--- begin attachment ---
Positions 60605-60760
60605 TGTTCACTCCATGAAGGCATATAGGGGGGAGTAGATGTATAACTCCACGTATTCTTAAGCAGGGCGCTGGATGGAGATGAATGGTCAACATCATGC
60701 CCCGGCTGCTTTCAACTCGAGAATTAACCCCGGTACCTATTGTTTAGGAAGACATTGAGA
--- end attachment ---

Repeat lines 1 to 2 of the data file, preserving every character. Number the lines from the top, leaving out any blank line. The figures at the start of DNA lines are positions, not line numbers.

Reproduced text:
Positions 60605-60760
60605 TGTTCACTCCATGAAGGCATATAGGGGGGAGTAGATGTATAACTCCACGTATTCTTAAGCAGGGCGCTGGATGGAGATGAATGGTCAACATCATGC